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Q: Do you agree that quadratic equations has at most two solutions?

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A quadratic equation can have two real solutions, one real solution, or two complex solutions, none of them real.

In the graph of a quadratic equation, the plotted points form a parabola. This parabola usually intersects the X axis at two different points. Those two points are also the two solutions for the quadratic equation. Alternatively: Quadratic equations are formed by multiplying two linear equations together. Each of the linear equations has one solution - multiplying two together means that the solution for either is also a solution for the quadratic equation - hence you get two possible solutions for the quadratic unless both linear equations have exactly the same solution. Example: Two linear equations : x - a = 0 x - b = 0 Multiplied together: (x - a) ( x - b ) = 0 Either a or b is a solution to this quadratic equation. Hence most often you have two solutions but never more than two and always at least one solution.

No. By definition, a quadratic equation can have at most two solutions. For a quadratic of the form ax^2 + bx + c, when the discriminant of a quadratic, b^2 - 4a*c is positive you have two distinct real solutions. As the discriminant becomes smaller, the two solutions move closer together. When the discriminant becomes zero, the two solutions coincide which may also be considered a quadratic with only one solution. When the discriminant is negative, there are no real solutions but there will be two complex solutions - that is those involving i = sqrt(-1).

They are a set of equations in two unknowns such that any term containing can contain at most one of the unknowns to the power 1. A system of linear equations can have no solutions, one solution or an infinite number of solutions.

There are several ways to solve such equations: (1) Write the equation in the form polynomial = 0, and solve the left part (where I wrote "polynomial"). (2) Completing the square. (3) Use the quadratic formula. Method (3) is by far the most flexible, but in special cases methods (1) and (2) are faster to solve.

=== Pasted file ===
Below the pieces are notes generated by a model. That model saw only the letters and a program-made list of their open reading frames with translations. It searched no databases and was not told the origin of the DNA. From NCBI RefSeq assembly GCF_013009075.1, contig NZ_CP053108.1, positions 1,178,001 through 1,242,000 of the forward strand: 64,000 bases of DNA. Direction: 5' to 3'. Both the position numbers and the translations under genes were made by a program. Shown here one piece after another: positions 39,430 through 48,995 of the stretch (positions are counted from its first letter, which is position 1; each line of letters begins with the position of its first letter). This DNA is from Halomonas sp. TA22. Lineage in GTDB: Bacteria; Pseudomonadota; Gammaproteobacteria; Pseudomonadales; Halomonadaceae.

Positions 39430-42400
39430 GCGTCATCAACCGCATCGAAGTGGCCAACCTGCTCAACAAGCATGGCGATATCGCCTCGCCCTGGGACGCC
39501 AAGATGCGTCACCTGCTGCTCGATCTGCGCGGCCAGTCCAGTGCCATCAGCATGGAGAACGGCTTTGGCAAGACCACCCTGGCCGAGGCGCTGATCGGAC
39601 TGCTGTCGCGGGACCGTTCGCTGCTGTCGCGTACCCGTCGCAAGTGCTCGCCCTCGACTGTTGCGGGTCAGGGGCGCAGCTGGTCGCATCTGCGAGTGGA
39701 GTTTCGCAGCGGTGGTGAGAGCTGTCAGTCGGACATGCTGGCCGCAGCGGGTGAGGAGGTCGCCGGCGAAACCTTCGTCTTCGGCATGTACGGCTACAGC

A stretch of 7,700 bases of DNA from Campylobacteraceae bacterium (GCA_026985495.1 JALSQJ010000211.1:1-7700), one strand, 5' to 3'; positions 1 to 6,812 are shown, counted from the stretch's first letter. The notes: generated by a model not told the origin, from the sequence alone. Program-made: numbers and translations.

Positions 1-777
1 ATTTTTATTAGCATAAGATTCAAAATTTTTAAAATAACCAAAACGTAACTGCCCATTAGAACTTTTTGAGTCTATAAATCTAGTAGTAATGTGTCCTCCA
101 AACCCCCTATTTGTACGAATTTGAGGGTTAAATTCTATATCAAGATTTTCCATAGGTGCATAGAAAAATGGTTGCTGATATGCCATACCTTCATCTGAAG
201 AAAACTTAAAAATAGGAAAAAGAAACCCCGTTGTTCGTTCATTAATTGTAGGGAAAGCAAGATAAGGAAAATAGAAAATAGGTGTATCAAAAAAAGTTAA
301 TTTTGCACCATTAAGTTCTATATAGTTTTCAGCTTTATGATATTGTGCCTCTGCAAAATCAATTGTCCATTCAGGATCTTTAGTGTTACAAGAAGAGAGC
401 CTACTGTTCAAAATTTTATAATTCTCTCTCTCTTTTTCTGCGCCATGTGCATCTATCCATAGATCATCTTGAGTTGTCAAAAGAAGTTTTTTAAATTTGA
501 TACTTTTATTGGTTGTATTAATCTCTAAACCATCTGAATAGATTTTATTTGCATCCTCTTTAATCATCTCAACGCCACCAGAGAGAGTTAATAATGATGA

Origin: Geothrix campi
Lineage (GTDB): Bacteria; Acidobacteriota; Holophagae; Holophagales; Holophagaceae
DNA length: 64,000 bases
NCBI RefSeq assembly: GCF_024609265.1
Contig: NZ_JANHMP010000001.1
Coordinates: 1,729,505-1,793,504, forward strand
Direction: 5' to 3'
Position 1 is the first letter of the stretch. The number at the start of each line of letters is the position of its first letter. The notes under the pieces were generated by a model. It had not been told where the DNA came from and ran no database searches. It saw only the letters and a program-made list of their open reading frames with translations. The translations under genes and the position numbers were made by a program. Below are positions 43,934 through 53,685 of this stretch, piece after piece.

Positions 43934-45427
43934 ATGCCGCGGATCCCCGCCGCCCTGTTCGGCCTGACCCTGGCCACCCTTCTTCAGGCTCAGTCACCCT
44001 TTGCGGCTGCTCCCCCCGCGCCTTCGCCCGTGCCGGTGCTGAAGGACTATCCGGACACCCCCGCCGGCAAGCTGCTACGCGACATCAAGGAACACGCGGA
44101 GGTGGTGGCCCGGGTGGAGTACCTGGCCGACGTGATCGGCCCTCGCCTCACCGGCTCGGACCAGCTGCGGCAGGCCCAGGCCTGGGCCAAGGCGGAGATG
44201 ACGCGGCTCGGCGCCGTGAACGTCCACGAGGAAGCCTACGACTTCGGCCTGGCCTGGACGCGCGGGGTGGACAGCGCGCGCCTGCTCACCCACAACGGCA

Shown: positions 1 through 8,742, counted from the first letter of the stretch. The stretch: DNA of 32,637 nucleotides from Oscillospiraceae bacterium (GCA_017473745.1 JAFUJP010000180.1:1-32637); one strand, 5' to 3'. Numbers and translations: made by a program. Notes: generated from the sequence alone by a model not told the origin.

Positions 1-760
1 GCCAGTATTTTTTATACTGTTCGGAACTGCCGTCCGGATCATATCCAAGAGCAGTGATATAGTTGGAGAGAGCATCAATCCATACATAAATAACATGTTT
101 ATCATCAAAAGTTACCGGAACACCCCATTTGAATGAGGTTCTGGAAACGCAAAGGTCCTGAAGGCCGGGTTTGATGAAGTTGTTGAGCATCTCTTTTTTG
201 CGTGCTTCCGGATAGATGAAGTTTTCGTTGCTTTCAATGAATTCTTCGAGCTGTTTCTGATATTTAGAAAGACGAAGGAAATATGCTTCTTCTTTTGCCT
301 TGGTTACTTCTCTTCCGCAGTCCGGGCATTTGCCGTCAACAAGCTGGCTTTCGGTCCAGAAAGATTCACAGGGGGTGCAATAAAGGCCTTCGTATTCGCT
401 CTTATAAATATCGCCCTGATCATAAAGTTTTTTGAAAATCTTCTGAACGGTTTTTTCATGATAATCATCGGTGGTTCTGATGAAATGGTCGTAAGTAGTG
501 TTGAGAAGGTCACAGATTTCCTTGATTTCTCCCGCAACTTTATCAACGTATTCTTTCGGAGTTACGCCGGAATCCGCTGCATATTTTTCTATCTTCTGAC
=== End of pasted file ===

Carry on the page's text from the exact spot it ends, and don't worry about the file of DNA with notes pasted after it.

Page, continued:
It is easier to understand this if you draw the curve of the equation as a graph. From the graph you will see that the line curves back on itself, usually in a nice parabolic curve. Because it curves back, you find that most values of Y correspond to two different values of X - so there are two solutions.

How about that when given a quadratic equation what would you use to determine whether or not it has any solutions.

Well, that depends on what you mean "solve by factoring." For any quadratic equation, it is possible to factor the quadratic, and then the roots can be recovered from the factors. So in the very weak sense that every quadratic can be solved by a method that involves getting the factors and recovering the roots from them, all quadratic equations can be solved by factoring. However, in most cases, the only way of factoring the quadratic in the first place is to first find out what its roots are, and then use the roots to factor the quadratic (any quadratic polynomial can be factored as k(x - r)(x - s), where k is the leading coefficient of the polynomial and r and s are its two roots), in which case trying to recover the roots from the factors is redundant (since you had to know what the roots were to get the factors in the first place). So to really count as solving by factoring, it makes sense to require that the solution method obtains the factors by means that _don't_ require already knowing the roots of the polynomial. And in this sense, most quadratic equations are not solvable through factoring.

Wormholes are not proven to exist. There are mathematical theories that they may, however there are several different solutions to the equations. The most likely is that you would simply disappear, effectively you would die. There are low probability solutions that you may emerge elsewhere or elsewhen but these solutions are by no means clear.

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